For this opinion piece I wanted to concentrate on a matter central to Alaska which will impact our success or failure long into the future. That is the Permanent Fund itself. Eyes roll when talking about billions and billions, but it is extremely important we understand the Permanent Fund, realize its importance, and acknowledge that it may be the biggest single-issue facing Alaskans.
We are the envy of other states who would kill to have the savings we do. No state but Alaska has $65 billion in the bank. Our forefathers were wise to establish the fund. The Legislature was wise to inflation proof it over the years, and the public has been wise in not allowing the legislature to overdraw the fund for immediate satisfaction. If we do not protect it, the Permanent Fund could be nickel-and-dimed to death.
After years of oil taxes paying our bills, we have now reached the point where interest from our investments are now greater than the tax on oil. We should all have been wise enough to save when younger, building a nest egg to see us safely through tough times. At one-point, oil revenues funded some 90% of our budget but now only fund some 30%. Just by itself, that should make you realize the financial pickle the state is now facing.
The value of the fund today is now over $65 billion. Who can envision such a gigantic pot of money? Some say, “Give me my share now.” But that would be unwise. What is wise is to protect it, allow it to grow so it will have an impact not only on us today, but the lives of our children, grandchildren, and all Alaskans hundreds of years from now.
The Permanent Fund is a mixture of savings in the principal, earnings in the Earnings Reserve, as well as unrealized gains from investments we have not yet sold. Today the principal totals over $54 billion in two parts. One is $46.7 billion in permanent savings and the other is $7.5 billion in unrealized gains. As for the Earnings Reserve Account, it now totals over $10 billion in three parts: $6.3 billion in realized earnings, $3.1 billion committed to the 2022 Percent of Market Value (POMV) draw, and $1.5 billion in unrealized gains.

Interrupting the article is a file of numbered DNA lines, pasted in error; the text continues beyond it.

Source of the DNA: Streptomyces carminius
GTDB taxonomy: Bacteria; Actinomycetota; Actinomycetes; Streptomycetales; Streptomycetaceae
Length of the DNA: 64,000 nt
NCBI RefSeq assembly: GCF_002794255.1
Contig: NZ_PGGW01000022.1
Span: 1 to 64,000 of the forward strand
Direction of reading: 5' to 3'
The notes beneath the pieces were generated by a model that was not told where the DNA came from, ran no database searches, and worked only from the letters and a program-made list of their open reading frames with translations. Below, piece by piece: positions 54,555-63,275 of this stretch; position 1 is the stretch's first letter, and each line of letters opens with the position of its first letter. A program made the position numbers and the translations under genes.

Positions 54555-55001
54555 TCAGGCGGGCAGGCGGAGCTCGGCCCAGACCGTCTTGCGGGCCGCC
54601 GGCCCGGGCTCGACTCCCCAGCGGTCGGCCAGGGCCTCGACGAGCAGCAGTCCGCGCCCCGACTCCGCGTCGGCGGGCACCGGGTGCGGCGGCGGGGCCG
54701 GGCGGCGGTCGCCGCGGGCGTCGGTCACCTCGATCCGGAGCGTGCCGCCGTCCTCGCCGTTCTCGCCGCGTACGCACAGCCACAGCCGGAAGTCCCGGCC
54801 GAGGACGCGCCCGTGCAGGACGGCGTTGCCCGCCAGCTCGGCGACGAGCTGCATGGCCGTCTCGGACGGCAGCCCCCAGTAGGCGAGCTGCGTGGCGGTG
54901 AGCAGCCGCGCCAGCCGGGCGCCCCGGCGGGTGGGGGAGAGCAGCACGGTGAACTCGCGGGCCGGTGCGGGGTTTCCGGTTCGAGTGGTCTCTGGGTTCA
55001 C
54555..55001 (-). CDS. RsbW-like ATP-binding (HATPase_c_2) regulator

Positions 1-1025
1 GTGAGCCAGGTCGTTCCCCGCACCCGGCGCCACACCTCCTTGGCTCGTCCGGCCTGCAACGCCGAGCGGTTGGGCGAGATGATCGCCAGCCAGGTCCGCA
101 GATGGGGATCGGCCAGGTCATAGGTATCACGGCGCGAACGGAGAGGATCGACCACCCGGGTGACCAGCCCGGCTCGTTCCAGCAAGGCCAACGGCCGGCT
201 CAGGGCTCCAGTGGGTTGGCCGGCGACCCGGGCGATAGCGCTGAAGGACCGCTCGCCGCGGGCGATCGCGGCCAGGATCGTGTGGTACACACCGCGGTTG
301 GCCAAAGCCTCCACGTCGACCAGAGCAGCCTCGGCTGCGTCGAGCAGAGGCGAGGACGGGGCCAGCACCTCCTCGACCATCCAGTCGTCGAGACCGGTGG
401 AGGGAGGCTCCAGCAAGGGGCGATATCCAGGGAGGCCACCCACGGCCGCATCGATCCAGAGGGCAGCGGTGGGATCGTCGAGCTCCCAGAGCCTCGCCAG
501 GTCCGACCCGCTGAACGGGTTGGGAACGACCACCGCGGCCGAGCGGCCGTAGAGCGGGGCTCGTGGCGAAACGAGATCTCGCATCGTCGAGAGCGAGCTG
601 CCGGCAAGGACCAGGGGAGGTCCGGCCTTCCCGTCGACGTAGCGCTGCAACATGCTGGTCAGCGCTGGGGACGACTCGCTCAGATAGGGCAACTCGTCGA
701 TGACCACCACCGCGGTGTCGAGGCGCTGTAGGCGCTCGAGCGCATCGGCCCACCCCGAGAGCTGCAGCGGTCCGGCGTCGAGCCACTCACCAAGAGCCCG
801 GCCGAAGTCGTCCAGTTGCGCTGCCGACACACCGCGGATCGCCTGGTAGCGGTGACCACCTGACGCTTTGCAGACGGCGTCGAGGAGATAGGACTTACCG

A little more on the Percent of Market Value (POMV). The Legislature studied other giant funds like ours and learned most spin off a percentage to help fund the governments holding them. It was determined a 5% POMV could be withdrawn each year to do three things: 1. Inflation proof the Permanent Fund, so it does not lose value (Elmer Rasmussen was quite right in calling inflation the thief in the night); 2. Provide a dividend or PFD to every man, women, and child in Alaska; and 3. Help fund government services like schools, health and social services, transportation, police protection, etc. etc. The 5% POMV available for last year’s general fund was $3.8 billion. Without it we would be in very deep trouble since we operate with no state income or sales tax. The projections for next year indicate our Permanent Fund will be up to $71 billion. By 2030 the PF is projected to be over $80 billion.
I trust you can see the wisdom of not overdrawing the fund. If we leave it alone, only drawing out 5% a year, it will quickly reach $100 billion with a POMV of $5 billion. Compound interest is magical. It is very easy to overdraw the fund and kill the goose that lays the golden egg. We must avoid that at all costs. The only way those candidates and politicians who are promising you a $3,000 PFD can deliver it is by overdrawing the Permanent Fund. Do not let that happen. Let’s be wiser. Protect the fund and it will protect you well into the future.
Gary Stevens currently represents Senate District P in the Alaska Senate and is running for re-election.